SmartOS is an open source type 1 hypervisor platform based on Illumos, a descendant of OpenSolaris, and developed by Joyent. SmartOS is a live operating system, meaning that can be booted via PXE, USB or an ISO image, and runs entirely from memory, leaving the full space on the local disk to be used for virtual machines. This type of architecture makes SmartOS very secure, easy to upgrade and recover. Given its performances and reliability, in the context of the Mobile Cloud Networking project, SmartOS has been chosen to support telco-grade workloads and provide carrier-grade performances.
SmartOS as Cloud OS
Cloud providers must be able to offer a single server to multiple users without them noticing that that they are the only user of that machine. This means that the underlying operating system must be able to provision and deprovision, i.e. create and destroy, virtual machines in a very fast seamless way; it should also allocate physical resources efficiently and fairly amongst the users and should be able to support multithreaded and multi-processor hardware. Lastly, the operating system must be highly reliable and, in case something doesn’t work as it should, it must provide a way to quickly determine what the cause is. A customer of the cloud provider will also expect the server to be fast, meaning that the observed latency should be minimal. The provided server should also give the flexibility to get extra power when needed, i.e. bursting and scaling – and be secure, meaning that neighboring users must not interfere with each other.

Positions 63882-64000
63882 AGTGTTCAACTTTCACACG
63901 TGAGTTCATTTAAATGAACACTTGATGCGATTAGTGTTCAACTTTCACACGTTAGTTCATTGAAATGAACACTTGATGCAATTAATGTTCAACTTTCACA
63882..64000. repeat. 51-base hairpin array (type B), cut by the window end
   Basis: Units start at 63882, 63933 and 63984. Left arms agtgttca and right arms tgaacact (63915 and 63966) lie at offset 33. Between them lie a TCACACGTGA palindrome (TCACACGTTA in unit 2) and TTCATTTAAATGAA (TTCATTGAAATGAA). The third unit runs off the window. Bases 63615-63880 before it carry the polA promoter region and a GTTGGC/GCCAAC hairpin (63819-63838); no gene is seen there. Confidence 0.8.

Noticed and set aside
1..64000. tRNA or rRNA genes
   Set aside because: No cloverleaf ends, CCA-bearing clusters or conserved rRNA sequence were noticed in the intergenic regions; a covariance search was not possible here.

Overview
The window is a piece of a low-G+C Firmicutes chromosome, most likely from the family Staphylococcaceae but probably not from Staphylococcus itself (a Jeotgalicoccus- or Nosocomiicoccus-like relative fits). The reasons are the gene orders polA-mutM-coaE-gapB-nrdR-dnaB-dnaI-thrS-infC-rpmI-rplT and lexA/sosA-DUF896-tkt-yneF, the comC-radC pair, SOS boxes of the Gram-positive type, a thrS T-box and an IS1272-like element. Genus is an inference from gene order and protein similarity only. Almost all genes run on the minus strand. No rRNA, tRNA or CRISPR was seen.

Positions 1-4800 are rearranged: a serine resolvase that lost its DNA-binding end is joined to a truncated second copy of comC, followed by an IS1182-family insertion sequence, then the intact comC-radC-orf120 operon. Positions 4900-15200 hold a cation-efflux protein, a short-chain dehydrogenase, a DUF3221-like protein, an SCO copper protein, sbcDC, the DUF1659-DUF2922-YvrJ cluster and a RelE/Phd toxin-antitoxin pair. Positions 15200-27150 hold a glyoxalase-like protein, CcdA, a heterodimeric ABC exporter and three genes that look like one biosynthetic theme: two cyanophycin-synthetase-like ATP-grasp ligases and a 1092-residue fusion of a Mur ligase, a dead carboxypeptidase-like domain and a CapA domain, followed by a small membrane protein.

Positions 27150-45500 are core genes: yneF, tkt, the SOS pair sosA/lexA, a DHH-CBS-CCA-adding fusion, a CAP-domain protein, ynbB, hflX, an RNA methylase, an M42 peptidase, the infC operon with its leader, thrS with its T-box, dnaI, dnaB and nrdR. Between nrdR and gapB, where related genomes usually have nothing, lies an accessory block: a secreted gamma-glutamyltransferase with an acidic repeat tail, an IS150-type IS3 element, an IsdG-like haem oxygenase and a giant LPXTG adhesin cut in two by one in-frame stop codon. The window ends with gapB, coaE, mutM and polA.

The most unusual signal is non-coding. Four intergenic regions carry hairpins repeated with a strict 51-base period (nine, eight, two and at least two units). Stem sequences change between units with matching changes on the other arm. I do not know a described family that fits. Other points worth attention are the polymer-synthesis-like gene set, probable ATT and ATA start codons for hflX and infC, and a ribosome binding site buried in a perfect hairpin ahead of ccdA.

Thanks to the Illumos inheritance, SmartOS presents a set of features that address these needs and make it a perfect candidate as a truly Cloud OS:
- OS Virtualization. SmartOS offers both container-based virtualization, i.e. a lightweight solution combining resource controls and Solaris zones, and KVM virtual machines, a full, hardware-assisted virtualization solution for running a variety of guest OS’s, including Linux and Windows. Brendan Gregg of Joyent wrote a post comparing performances between OS virtualization techniques.
- ZFS and I/O throttling. ZFS combines file system and logical volume manager in a single feature. Key characteristics of ZFS are fast file system creation and data integrity guarantee. ZFS also includes storage pools, copy-on-write snapshot creation and snapshot cloning. Joyent further extended SmartOS adding disk I/O throttling. This feature, particularly interesting for a Cloud OS, overcomes a drawback in classic Solaris where a zone or application could effectively monopolize access to local storage, causing performance degradation for other applications or zones. With this new feature all zones/applications are ensured to get a reliable turn at reading/writing to disk.